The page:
I’m not a fan (at all) of spiders, but the perseverance of this one spider we eventually named Sylvia, is winning my heart over. Now, please know that I keep a safe distance from her (on the other side of a closed glass window) but it is not uncommon for my husband and I to check on Sylvia multiple times a day (and even worry about her when it’s windy or stormy). I  have never taken the time to stand and watch a spider at work, especially when building a web or wrapping prey, but it is fascinating and quite remarkable!

Day after day, she is busy either repairing or completely reworking her web, which is parked in a very well chosen spot between a window and gutter of our home, and also near a light source (to attract those tasty bugs).

Did you know it takes only about an hour for a spider to build a new web? They emit a silk-like material that is quite strong, made up mostly of protein. Spiders actually have more than one type of silk that they can emit; one type is used for building the webs, another type is more sticky and used to catch prey, and a third type of silk is a finer grade and used to wrap up their prey. The silk, as it is emitted, is in liquid form but hardens as the air comes in contact with it. The benefit for spiders that spin webs is it makes catching their dinner much easier because they don’t have to chase it. The cost of this, however, is it takes a lot of energy and protein from their body. Sometimes spiders will eat their cobwebs to get some protein back in their system.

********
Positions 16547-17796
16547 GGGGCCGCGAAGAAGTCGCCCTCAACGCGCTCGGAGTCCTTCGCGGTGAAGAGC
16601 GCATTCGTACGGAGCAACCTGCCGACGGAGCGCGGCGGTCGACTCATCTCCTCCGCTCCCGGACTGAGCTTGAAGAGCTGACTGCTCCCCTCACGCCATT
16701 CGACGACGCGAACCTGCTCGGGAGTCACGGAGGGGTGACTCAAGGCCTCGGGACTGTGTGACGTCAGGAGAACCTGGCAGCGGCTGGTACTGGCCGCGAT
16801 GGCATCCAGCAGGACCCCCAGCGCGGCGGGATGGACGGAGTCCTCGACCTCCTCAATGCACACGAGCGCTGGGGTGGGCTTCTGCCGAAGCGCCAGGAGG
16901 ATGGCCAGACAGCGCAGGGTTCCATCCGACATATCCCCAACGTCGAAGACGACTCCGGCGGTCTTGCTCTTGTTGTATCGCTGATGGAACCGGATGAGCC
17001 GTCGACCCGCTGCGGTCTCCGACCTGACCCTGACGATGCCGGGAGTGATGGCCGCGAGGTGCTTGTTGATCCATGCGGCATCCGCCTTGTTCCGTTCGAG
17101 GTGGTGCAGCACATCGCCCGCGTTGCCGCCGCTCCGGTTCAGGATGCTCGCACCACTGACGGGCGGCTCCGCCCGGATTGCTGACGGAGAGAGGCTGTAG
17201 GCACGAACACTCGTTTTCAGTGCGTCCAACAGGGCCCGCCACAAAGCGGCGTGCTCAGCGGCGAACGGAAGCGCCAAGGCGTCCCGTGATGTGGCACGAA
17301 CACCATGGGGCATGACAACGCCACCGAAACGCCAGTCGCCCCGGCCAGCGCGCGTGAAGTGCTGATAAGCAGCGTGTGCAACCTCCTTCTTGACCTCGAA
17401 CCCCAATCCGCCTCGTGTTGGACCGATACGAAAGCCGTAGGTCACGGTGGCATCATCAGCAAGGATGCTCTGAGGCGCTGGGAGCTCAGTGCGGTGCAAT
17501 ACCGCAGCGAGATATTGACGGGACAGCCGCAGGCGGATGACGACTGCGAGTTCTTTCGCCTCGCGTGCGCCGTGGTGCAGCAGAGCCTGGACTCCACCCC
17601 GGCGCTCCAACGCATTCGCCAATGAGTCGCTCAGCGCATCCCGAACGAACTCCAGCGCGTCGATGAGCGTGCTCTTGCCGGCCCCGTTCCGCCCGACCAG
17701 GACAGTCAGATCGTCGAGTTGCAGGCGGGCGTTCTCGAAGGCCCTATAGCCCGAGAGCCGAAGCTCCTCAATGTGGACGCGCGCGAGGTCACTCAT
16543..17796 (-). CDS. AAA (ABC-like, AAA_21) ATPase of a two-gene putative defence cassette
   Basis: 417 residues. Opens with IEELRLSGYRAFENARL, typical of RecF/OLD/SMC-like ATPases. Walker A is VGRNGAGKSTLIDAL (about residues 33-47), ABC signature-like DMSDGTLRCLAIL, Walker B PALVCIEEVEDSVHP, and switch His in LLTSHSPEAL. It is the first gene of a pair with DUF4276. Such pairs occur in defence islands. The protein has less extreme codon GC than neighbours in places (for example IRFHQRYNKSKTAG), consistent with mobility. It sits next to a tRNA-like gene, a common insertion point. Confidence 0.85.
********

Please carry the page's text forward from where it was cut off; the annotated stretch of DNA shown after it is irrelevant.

Looking at the intricate way spider webs are formed (evenly spaced, carefully patterned) I would think a spider needs quite a bit of rest between construction and repair work. In fact, because they do not have eyelids, they don’t go completely to sleep but spiders do have periods of ‘downtime’ or time when they expend very little energy. They do not have ears, either, and rely upon vibrations to catch their meals, such as when dinner lands on their web and causes movement.

Only female spiders build webs that catch prey for dinner. The boys build webs to catch prey only when they  are dating the girl spiders and must present their ‘love offerings’ to the females they are interested in. There is a little pressure, too, because if the offering is  not big enough, the female may eat the male spider. If the gift is acceptable and the spiders mate, the female can carry up to 3,000 eggs at a time. That’s a lot of babies to carry! 

Did you know female spiders are quite a bit larger than the males, sometimes double or more in size than their counterparts??

Sylvia continues her daily rituals and with the coming colder weather, we wonder where she will go or what she will do. Although spiders like Sylvia are cold blooded and not bothered by the colder weather, they may slow down their activities or even become dormant as the temperatures drop. We’ll continue to watch Sylvia and continue to marvel at her natural gift of spinning symmetric and proportional webs and her patience as she builds and rebuilds, day after day, in the name of survival.